Adlertag ("Eagle Day") was postponed until August 13, 1940, due to bad weather. Adlertag began with a series of raids against coastal airfields utilized as forwarding landing sites for RAF planes, as well as satellite airfields,' spearheaded once again by Erpro 210 (including Manston and Hawkinge). The airfield attacks moved further inland as the week progressed. The radar chain repeatedly raided. Furthermore, several bombers dropped their payloads ineffectively early, owing to early engagement by RAF fighters.

As a result of these losses, Luftflotte 5 did not participate in the battle again. August 18 was dubbed "The Hardest Day" because it saw the most deaths on both sides.

Raids on British Cities: On August 15, Erprobungsgruppe 210, directed by Hauptmann Walter Rubensdörffer, bombed Croydon airfield (near London) instead of RAF Kenley. According to German intelligence sources, the RAF, which was supposed to rely on local air control, was experiencing supply shortages and pilot casualties. The loss of the RAF was to be followed by bombing military and economic objectives, gradually spreading up to the Midlands, according to the strategy agreed on August 6. On August 19, 1940, Göring authorized strikes on aircraft factories. On the night of August 19/20, sixty strikes targeted the aircraft industry and harbours, with bombs falling on Croydon, Wimbledon, and the Malden in the London suburbs. On the 21st and 22nd of August, night attacks were carried out in Aberdeen, Bristol, and South Wales. The output of an aircraft plant in Filton, near Bristol, was severely harmed overnight on the 22nd and 23rd of August by an attack in which Ju88 bombers dropped nearly 16 tons of high explosive bombs. Over 200 bombers struck the Fort Dunlop tyre factory in Birmingham on August 23/24, disrupting output significantly. On August 24, a systematic bombing campaign began with the most significant raid, killing 100 people in Portsmouth. It hit numerous sections of London that night; this account has been disputed. On the 24th and 25th of August, more night raids were carried out throughout London, with bombs falling on Croydon, Banstead, Lewisham, Uxbridge, Harrow, and Hayes. From August 24, there have been attacks on airfields: On August 23, 1940, Göring issued a directive ordering nonstop attacks on the aircraft industry and the RAF ground organization to force the RAF to employ its fighters, continuing the policy of enticing them up to be destroyed, as well as targeted strikes on RAF airfields. The battle was fought between Kesselring's Luftflotte 2 and Park's 11 Group from August 24 onwards.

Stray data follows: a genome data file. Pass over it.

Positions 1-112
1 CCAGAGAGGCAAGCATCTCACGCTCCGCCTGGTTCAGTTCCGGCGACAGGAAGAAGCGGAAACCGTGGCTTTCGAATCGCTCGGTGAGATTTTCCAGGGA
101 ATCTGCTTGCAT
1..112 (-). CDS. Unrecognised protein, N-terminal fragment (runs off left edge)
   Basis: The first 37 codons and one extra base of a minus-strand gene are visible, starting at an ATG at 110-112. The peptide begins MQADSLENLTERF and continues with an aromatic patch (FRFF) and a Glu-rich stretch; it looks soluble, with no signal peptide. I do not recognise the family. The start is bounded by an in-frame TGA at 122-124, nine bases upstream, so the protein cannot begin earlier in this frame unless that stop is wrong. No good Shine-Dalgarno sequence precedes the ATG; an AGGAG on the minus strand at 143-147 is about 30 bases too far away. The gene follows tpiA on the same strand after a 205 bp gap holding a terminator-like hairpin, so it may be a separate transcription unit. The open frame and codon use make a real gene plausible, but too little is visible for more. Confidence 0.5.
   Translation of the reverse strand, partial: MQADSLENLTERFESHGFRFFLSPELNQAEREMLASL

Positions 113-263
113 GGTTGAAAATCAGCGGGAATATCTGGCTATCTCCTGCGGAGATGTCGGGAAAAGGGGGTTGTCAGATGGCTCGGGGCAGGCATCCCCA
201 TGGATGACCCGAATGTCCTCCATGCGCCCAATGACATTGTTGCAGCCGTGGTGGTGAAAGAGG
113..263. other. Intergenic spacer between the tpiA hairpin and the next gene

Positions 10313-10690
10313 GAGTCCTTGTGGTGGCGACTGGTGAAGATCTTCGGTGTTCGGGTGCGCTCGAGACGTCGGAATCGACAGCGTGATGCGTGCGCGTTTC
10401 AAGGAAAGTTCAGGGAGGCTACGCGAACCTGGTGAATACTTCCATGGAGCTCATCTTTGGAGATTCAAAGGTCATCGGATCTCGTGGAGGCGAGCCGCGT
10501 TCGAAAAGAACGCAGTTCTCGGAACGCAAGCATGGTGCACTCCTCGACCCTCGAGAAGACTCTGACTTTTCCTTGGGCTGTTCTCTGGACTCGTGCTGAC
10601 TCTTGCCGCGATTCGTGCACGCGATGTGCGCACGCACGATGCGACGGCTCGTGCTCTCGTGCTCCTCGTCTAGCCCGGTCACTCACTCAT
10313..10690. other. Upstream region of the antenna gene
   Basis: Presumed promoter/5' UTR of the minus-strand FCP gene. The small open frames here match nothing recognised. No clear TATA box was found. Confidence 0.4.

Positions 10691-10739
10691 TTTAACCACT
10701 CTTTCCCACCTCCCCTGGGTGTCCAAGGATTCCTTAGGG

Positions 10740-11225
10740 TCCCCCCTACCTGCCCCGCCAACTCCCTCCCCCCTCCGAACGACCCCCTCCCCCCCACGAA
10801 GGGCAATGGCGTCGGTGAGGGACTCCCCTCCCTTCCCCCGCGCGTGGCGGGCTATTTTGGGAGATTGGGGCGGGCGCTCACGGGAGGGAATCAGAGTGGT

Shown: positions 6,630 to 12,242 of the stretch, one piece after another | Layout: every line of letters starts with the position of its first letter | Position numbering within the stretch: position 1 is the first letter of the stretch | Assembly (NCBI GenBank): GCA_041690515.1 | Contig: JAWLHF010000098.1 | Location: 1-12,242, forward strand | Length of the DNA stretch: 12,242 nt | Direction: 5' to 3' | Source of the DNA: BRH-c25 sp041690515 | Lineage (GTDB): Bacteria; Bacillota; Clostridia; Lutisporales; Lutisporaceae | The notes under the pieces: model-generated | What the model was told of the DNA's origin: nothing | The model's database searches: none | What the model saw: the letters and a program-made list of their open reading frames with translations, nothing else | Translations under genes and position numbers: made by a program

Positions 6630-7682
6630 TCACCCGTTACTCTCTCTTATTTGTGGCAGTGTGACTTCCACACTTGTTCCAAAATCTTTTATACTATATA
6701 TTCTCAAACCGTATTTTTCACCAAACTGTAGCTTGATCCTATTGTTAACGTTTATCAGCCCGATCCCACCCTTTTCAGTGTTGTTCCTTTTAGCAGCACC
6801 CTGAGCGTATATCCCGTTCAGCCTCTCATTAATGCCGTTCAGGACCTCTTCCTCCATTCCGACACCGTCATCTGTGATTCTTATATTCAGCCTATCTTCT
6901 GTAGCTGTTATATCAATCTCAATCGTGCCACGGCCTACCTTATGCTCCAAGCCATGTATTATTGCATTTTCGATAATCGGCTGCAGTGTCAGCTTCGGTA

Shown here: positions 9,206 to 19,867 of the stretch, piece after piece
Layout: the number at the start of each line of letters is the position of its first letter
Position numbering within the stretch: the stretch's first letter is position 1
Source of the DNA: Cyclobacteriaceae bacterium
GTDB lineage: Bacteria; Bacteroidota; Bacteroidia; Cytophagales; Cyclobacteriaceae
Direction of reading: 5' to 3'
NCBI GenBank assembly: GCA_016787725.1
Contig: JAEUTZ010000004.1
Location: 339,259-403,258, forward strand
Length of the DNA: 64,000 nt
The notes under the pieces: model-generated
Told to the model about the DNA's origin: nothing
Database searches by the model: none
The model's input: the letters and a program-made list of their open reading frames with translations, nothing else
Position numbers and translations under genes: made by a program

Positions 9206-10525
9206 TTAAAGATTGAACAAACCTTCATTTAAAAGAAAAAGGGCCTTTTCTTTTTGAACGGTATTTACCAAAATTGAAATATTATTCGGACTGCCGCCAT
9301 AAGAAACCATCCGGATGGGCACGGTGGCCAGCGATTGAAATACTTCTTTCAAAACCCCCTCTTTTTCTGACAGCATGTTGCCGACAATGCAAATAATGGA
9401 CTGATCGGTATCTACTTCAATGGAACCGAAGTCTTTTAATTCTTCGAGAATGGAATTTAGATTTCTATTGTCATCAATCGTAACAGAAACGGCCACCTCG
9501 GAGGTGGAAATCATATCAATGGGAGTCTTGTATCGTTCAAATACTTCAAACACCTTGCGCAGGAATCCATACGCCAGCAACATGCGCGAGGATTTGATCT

To compensate for certain losses, 58 Fleet Air Arm fighter pilot volunteers were assigned to RAF squadrons, and the same number of former Fairey Battle pilots were used. Pilots who bailed out of their downed planes could be back at their bases in hours, and if they were low on fuel or ammo, they could be rearmed right away. During the Battle of Britain, one RAF pilot was shot down five times, yet he could crash land in the United Kingdom or bail out each time. A bailout over England meant arrest – nearly as many Luftwaffe pilots were taken prisoner as were killed during the critical August month – while parachuting into the English Channel meant drowning or death from exposure. According to Stephen Bungay, in a letter to Hugh Trenchard accompanying Park's report for August 8 – September 10 1940, Dowding claims that the Luftwaffe "achieved very little" in the final week of August the first week of September. During July, August, and September, the number of pilots in RAF Fighter Command grew. According to the numbers, the number of pilots available never decreased: 1,200 were available in July, and 1,400 were available on August 1. The RAF had more fighter pilots general than the Luftwaffe throughout the combat. Although the RAF's single-seat fighter reserves were depleted in July, the loss was offset by an effective Civilian Repair Organization (CRO), which had repaired and returned to service 4,955 aircraft by December, as well as aircraft kept at Air Servicing Unit (ASU) airfields.